Open mid-spring through late fall. Check with locals for snow conditions and removal of downed trees.
This ride is the burly, backcountry brother to the nearby and more famous McKenzie River Trail (MRT)
. While the MRT offers easily accessible singletrack, the O'Leary Trail Loop serves up endless backcountry adventure with narrow trail hurtling into tight switchbacks, rock walls built decades ago by the Civilian Conservation Corps, throttling climbs, and a final descent that makes you forget the pain.
Need to Know
Although both trailheads are accessible by vehicle, a good way to link the two is to ride from the Kings Castle trailhead east on King Road/National Forest Road #2639, and then climb south on National Forest Road #1993 to the Olallie North trailhead. Starting the ride from nearby McKenzie Bridge offers restrooms, parking, and food/beverages. Going big with this route adds several pavement and gravel road miles, but more importantly puts the total climbing near 8,000 vertical feet of leg-searing ascending. Ah, but the payback....
This ride requires fitness, and A LOT of skill, and the ability to keep your cool in a remote, backcountry setting. If you break your ankle in the middle of this ride you'll be spending the night before search-and-rescue can come retrieve you for your heli lift. Don't do this ride alone and choose your crew carefully.
From the Olallie North trailhead on National Forest Road #1993 head south on Trail #3529. The climbing starts immediately; get used to it. After what seems like too long surrounded by tall trees and leafy rhododendrons the trail will cross National Forest Road #340, and you can take solace that youre about halfway up the mountain.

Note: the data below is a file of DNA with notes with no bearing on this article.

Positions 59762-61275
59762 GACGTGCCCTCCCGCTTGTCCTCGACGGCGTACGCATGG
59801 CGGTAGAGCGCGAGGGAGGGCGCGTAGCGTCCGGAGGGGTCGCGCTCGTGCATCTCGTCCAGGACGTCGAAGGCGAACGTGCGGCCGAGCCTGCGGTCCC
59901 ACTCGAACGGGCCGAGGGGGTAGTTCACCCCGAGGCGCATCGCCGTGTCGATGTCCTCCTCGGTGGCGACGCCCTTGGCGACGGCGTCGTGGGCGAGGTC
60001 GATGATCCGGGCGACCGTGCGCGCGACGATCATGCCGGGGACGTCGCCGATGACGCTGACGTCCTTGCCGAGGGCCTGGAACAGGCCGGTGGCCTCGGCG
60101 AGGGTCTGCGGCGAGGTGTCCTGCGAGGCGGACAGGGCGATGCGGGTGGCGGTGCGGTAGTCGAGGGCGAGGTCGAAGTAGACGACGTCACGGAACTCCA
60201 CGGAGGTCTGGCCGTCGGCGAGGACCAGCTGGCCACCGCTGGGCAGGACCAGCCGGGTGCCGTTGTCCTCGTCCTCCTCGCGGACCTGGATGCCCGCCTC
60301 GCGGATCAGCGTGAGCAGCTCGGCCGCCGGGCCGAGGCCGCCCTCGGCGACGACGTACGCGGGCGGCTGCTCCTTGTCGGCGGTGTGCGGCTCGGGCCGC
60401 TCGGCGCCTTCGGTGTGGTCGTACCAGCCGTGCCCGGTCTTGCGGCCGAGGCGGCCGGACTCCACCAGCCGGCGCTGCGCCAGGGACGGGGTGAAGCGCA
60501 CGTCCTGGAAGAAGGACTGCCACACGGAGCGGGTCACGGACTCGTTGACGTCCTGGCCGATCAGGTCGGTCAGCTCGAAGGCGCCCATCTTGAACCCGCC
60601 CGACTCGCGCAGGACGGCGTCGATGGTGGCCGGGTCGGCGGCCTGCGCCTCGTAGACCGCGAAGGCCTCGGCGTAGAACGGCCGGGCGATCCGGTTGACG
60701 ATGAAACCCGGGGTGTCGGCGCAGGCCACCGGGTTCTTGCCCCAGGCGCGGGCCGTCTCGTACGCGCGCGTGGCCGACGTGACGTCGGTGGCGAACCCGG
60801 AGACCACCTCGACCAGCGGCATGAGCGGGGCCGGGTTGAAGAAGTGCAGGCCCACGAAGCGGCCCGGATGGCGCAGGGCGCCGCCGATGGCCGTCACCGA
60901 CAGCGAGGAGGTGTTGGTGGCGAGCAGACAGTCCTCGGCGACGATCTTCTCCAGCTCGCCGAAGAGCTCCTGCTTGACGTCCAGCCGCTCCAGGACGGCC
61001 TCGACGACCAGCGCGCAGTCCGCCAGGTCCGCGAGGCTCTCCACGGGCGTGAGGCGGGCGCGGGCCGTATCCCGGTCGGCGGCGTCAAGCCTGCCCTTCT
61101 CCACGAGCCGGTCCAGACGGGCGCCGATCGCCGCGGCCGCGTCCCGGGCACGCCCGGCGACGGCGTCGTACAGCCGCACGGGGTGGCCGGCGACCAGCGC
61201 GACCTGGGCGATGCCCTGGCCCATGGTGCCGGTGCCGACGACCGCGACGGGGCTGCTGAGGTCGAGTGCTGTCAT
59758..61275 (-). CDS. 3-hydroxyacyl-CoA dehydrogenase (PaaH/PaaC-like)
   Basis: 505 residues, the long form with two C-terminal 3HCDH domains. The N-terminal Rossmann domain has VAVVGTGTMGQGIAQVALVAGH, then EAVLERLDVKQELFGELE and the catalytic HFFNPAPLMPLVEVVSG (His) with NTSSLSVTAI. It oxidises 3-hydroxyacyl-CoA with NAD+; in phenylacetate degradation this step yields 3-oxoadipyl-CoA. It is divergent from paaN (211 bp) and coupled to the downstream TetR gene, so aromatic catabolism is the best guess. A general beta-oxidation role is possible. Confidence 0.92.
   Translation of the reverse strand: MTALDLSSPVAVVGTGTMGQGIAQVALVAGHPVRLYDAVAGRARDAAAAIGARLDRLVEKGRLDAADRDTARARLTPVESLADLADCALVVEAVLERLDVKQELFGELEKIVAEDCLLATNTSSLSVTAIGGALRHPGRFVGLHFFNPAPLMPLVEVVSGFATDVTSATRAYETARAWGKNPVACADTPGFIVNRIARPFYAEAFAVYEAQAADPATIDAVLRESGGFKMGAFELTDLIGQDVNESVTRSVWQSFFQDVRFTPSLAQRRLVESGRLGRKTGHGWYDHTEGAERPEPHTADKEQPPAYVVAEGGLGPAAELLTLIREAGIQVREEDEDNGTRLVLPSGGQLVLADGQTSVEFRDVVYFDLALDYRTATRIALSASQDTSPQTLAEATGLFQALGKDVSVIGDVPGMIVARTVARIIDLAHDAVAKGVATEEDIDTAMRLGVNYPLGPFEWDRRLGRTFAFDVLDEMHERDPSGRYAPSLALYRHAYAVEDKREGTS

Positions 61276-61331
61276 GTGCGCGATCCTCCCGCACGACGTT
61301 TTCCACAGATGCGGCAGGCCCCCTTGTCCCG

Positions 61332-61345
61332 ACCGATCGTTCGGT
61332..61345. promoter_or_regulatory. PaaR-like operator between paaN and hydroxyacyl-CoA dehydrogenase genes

Not too far past the road, turn right onto Trail #3321 and out towards the ridge. The landscape changes and the trail gets narrower, more rugged, and rocky. Youll pass the high point next to McLennan Mountain but wont get a break until youve switchbacked up to Macduff Mountain. Stop here, scramble up the scree slope, and savor the view of the Cascades.
The trail finally heads downward, and with a vengeance. The vertical peels off the altimeter as wildflowers and views fly by, but dont take your eyes off the tread for a moment because the only predictable part of the ride is that it is unpredictable. Sharp turns, rocks, bear grass obscuring the trail, and nonchalant porcupines are standard fare.
After passing a large segment of rock retaining wall that was built during the Great Depression the trail crosses National Forest Road #411; dont miss the barely discernible tread as it heads back up the hill on the right side of the road. The trail again takes a nosedive on an old-school descent that will have you wondering how people ever rode mountain bikes before disc brakes and dropper posts.
After crossing National Forest Road #411 for a third and final time keep your eyes peeled for the intersection with Trail #3506, which will sneak by as you float through the emerald woods. Turn right and head past eight-foot diameter Douglas fir trees while catching a break along this rolling segment before climbing to the intersection with Trail #4362.
Payback time. Ingest some sugar, shake the lactic acid from your legs, and get your flow on as you twist though a moss-encrusted forest on a trail that looks like it was tailor made for your weary body. Once youve whooped and hollered one last time at Kings Castle trailhead it is time to roll into McKenzie Bridge and eat a large meal of gluten, dairy, and meat, because youve earned it.
History & Background
The Civilian Conservation Corps built part of this trail in the 1930s during the Great Depression. Also make sure to check out the bronze plaque at the top of Macduff Mountain that commemorates Nelson F. Macduff who was an early forest supervisor.
Shared By: Chris Bernhardt